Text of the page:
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Andreae, C., Strömberg, A., Chung, M. L., Hjelm, C. & Årestedt, K. (2018). Depressive Symptoms Moderate the Association Between Appetite and Health Status in Patients With Heart Failure. Journal of Cardiovascular Nursing, 33(2), E15-E20
Open this publication in new window or tab >>Depressive Symptoms Moderate the Association Between Appetite and Health Status in Patients With Heart Failure
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2018 (English)In: Journal of Cardiovascular Nursing, ISSN 0889-4655, E-ISSN 1550-5049, Vol. 33, no 2, p. E15-E20Article in journal (Refereed) Published
Abstract [en]

BACKGROUND: Decreased appetite and depressive symptoms are clinical problems in patients with heart failure. Both may result in impaired health status.

OBJECTIVE: The aims of this study were to investigate the association between appetite and health status in patients with heart failure and to explore whether depressive symptoms moderate this association.

METHODS: In this cross-sectional study, patients with heart failure (n = 186; mean age, 71 years), New York Heart Association class II to IV, participated. Data on appetite (Council of Nutrition Appetite Questionnaire), depressive symptoms (Patient Health Questionnaire-9), and health status (EQ-5D 3-level scale [EQ-5D-3L] descriptive system, EQ-5D-3L index, and EQ Visual Analog Scale) were collected by self-rating questionnaires. Pearson correlation was used to investigate the association between appetite and health status. Multiple regression was performed to examine whether depressive symptoms moderate the association between appetite and health status.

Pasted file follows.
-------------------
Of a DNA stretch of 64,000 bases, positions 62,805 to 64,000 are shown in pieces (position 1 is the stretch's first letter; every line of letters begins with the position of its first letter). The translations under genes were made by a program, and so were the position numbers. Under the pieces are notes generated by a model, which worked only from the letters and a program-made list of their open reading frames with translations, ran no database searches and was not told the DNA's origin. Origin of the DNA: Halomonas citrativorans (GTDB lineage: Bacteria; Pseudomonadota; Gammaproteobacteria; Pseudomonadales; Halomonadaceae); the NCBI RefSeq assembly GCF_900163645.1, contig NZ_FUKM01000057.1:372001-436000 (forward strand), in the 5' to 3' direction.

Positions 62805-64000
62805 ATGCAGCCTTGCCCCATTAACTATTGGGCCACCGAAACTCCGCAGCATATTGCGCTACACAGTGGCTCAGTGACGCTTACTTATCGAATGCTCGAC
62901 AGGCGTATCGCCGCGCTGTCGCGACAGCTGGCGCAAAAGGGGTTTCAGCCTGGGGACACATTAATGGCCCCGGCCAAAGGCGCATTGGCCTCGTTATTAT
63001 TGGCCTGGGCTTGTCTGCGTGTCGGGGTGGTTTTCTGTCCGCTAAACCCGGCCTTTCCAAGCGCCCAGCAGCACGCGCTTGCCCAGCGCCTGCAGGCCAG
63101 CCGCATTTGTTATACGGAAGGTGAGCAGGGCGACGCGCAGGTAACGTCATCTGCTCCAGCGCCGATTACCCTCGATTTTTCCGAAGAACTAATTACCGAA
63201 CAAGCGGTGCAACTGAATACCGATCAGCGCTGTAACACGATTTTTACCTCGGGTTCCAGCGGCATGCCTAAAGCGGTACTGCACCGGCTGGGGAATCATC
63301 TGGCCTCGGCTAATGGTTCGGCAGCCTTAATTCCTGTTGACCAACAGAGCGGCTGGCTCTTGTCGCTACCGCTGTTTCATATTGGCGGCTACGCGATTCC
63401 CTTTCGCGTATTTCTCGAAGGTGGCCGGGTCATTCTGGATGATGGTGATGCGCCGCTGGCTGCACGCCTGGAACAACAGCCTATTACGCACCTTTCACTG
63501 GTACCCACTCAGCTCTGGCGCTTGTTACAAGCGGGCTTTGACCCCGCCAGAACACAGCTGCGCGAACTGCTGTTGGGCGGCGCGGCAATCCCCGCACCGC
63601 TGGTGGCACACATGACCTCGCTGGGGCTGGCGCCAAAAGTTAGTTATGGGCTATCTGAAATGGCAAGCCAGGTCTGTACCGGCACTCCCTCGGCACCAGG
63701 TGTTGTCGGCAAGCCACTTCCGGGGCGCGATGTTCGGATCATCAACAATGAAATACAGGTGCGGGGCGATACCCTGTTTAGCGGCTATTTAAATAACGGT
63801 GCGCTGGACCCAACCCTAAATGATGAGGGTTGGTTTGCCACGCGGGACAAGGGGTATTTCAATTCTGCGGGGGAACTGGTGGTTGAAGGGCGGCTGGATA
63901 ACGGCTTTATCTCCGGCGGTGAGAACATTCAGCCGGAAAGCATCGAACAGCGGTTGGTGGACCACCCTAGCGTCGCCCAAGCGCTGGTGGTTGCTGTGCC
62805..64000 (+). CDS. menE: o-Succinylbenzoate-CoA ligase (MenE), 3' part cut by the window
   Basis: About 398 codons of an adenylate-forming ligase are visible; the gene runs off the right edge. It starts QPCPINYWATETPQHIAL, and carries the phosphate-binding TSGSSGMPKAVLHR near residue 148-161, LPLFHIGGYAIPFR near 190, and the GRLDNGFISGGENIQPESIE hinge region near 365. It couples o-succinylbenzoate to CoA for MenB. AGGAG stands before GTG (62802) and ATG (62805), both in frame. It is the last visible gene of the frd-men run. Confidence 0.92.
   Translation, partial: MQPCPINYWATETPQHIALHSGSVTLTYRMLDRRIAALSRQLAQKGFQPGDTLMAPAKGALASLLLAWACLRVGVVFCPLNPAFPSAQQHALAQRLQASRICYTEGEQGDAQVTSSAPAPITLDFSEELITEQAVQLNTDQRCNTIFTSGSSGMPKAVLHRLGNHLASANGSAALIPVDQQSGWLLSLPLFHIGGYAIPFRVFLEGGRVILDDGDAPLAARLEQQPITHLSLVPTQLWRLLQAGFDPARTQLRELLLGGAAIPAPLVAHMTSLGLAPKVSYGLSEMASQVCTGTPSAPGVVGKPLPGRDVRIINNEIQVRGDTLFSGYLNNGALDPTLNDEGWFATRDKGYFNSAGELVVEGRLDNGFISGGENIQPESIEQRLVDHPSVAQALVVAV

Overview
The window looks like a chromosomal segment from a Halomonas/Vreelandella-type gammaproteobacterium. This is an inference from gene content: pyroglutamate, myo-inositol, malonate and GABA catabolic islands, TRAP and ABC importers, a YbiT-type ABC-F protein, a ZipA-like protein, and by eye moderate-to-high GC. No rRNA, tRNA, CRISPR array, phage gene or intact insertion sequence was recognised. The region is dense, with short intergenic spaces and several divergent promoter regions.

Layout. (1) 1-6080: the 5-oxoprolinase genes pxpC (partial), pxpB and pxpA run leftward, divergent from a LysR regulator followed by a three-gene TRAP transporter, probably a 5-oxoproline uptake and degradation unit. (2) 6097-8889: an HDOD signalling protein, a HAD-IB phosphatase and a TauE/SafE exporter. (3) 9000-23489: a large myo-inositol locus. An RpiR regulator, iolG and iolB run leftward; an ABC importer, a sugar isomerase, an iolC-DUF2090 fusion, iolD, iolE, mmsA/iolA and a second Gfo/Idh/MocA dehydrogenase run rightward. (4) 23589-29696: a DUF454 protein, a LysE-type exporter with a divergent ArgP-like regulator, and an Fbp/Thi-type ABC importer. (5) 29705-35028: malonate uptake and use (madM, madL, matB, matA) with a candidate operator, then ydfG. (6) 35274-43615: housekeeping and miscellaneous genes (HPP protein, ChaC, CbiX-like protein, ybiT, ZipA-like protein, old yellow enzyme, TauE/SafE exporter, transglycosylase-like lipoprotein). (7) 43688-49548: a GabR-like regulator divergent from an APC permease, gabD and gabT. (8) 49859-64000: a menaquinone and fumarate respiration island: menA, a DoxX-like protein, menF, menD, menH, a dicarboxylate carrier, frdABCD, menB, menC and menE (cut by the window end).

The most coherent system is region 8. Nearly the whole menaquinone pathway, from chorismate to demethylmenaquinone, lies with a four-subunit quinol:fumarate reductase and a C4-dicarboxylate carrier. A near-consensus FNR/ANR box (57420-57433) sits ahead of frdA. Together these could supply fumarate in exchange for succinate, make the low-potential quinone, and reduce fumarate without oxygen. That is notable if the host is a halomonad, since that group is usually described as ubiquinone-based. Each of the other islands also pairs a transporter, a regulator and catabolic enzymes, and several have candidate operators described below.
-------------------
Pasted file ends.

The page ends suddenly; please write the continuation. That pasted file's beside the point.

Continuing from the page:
RESULTS: There was a significant association between appetite and health status for EQ-5D-3L descriptive system, mobility (P < .001), pain/discomfort (P < .001), and anxiety/depression (P < .001). This association was also shown in EQ-5D-3L index (P < .001) and EQ Visual Analog Scale (P < .001). Simple slope analysis showed that the association between appetite and health status was only significant for patients without depressive symptoms (B = 0.32, t = 4.66, P < .001).

CONCLUSIONS: Higher level of appetite was associated with better health status. In moderation analysis, the association was presented for patients without depressive symptoms. Decreased appetite is an important sign of poor health status. To improve health status, health professionals should have greater attention on appetite, as well on signs of depressive symptoms.

Place, publisher, year, edition, pages
Wolters Kluwer, 2018
Keywords